At the start of the 2011/12 season I was playing in League Two with Rotherham, but I felt ready to test myself at a higher level. I wasn’t signing a new contract and was open to offers.
The move to Reading in August 2011 happened really quickly, probably within a couple of hours. I got in the car as soon as I heard of the interest and we didn’t even discuss personal terms, I just signed the contract. 12 months later I was playing in the Premier League.
The journey to get there wasn’t straightforward though. It was a big jump for me going from League Two to the Championship, but I think I acquitted myself reasonably well for someone who was adjusting to the league. But as team we never seemed to find a continuous winning formula in those first few months. We were sort of languishing.
We had a good squad, but the additions in January were vital and none more so than Jason Roberts. Robbo was absolutely incredible. He brought class to our team and something different that no one else in the league had. He was a battering ram and could take on a whole back four on his own. He inspired us to go on that incredible run which put us in a brilliant position going into the final month of the season.
The West Ham match is obviously famous, but I missed it after picking up a little niggle in training. I was bitterly disappointed, particularly as I’ve generally been pretty fortunate with injuries throughout my career. I think that was the only game all season that I wasn’t at least in the matchday squad for.
I was at home following the game on Soccer Saturday, doing everything I could to get fit. I was determined to get back as quickly as possible to help and be a part of the run-in. I came off the bench in the next game against Leeds and scored twice, but was then an unused sub against Brighton a couple of days before we played Southampton.
It was really hard because I felt as if I should have been starting more games, but I understood the situation and what my role was in the team. Of course I had personal aspirations to be impacting games from the start, but we were on a fantastic run and there was no way I was putting my ego above that. In football, sometimes you have to sacrifice individual goals for the better of the team.
My role in the run-in was simple and I knew what was expected of me. When we were winning, there was no need to bring me on. When we drawing or losing, I’d get thrown on, create a bit of havoc and try to score.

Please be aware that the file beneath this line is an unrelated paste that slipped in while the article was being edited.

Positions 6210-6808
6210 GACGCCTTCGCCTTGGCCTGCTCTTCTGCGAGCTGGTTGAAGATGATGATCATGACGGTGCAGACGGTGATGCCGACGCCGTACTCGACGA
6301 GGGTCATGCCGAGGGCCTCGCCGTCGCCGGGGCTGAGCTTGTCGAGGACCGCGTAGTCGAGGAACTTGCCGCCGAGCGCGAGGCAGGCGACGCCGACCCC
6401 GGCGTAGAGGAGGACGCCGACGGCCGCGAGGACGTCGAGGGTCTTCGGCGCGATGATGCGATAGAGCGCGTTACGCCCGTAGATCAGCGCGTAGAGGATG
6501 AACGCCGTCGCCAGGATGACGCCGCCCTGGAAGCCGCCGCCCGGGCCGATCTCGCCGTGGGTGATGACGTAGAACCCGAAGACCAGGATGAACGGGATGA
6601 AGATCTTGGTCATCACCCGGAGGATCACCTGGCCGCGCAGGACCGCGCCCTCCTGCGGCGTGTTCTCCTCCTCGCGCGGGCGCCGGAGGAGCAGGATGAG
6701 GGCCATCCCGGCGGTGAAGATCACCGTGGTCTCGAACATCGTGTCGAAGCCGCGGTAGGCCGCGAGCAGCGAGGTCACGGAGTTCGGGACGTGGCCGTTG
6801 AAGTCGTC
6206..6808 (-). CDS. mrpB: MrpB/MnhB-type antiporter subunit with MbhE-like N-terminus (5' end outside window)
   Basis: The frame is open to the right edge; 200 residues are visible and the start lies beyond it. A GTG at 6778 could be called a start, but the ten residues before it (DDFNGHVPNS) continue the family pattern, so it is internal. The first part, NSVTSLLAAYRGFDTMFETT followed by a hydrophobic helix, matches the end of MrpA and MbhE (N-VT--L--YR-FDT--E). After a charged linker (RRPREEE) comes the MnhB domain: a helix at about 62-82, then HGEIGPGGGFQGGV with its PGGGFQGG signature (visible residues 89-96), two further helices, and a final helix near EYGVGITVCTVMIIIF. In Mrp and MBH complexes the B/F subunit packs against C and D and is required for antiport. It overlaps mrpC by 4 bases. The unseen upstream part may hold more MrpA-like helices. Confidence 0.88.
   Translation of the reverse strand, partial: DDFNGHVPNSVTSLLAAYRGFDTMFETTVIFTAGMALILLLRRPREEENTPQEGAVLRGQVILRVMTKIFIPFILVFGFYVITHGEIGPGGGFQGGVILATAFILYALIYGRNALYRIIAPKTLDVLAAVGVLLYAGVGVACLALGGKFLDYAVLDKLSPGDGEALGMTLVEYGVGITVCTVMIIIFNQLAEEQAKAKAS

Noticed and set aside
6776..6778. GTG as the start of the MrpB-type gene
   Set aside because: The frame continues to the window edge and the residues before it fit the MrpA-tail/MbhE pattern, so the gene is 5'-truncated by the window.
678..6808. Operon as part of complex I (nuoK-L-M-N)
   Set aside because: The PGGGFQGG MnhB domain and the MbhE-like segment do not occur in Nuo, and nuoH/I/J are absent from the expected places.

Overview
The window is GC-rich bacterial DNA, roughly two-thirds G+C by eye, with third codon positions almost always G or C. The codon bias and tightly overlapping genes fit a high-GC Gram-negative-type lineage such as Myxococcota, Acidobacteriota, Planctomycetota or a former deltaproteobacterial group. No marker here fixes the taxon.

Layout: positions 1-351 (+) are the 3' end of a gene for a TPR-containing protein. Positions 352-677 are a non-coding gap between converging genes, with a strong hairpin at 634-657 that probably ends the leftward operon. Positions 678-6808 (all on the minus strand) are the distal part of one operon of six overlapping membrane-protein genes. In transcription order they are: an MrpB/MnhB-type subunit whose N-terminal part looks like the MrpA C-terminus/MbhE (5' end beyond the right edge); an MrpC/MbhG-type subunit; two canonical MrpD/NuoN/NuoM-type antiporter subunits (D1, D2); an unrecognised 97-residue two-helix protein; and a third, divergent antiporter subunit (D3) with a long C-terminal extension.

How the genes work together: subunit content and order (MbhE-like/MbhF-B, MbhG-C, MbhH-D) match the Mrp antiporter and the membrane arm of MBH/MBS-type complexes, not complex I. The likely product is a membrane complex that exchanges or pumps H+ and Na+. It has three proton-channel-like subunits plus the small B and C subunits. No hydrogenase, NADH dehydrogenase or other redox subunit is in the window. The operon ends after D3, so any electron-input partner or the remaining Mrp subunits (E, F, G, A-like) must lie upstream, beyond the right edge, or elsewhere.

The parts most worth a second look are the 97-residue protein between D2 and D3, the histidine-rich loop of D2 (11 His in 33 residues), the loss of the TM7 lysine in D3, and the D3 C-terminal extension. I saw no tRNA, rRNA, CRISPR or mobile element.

We weren’t particularly nervous going into the Southampton game as we were the underdog, as we had been all season. It was always ‘little old Reading aren’t going to do much’. Brian’s mantra was always ‘win the next game’. He would draw the number three on the whiteboard, circle it and say ‘that’s all we can get today’.
We never got ahead of ourselves, we just kept ticking games off. The gravitas of the Southampton game was obviously bigger, we were level on the points with them, but we didn’t approach it differently to any other game. There was a risk of playing the occasion, but we didn’t do that. The boys were always going to give absolutely everything, no matter what.
They were a very good team with lots of good players. Adam Lallana was absolutely brilliant that season. Ricky Lambert and Billy Sharp were probably the standout strike partnership in the division. On paper, they looked formidable. But we just had a real grit and determination about us. We were so well drilled in the way that we were set up.
We had really good leaders in the dressing room too, like Jobi, Robbo and Hunty. Ian Harte was brilliant and someone who was so accustomed to success. They all had real stature in the game and knew what these games were like. All the boys who had been involved in the playoff final the year before also had that determination to go one step further. As a group we were incredibly level-headed.
Watching on from the bench, I remember Southampton had a lot of the ball at the start of the game. You need a bit of luck in those types of matches and they missed some good chances. Feds made some good saves too, which is unsurprising as he was unbelievable that season and single-handedly kept us in matches.
But we began inching our way into the game and then Jimmy puts a pearler of a cross in – probably the best cross I ever saw Jimmy do – and Robbo meets it with so much power. The goal was probably a bit against the run of play, but we were great at making the most of our opportunities and punishing teams.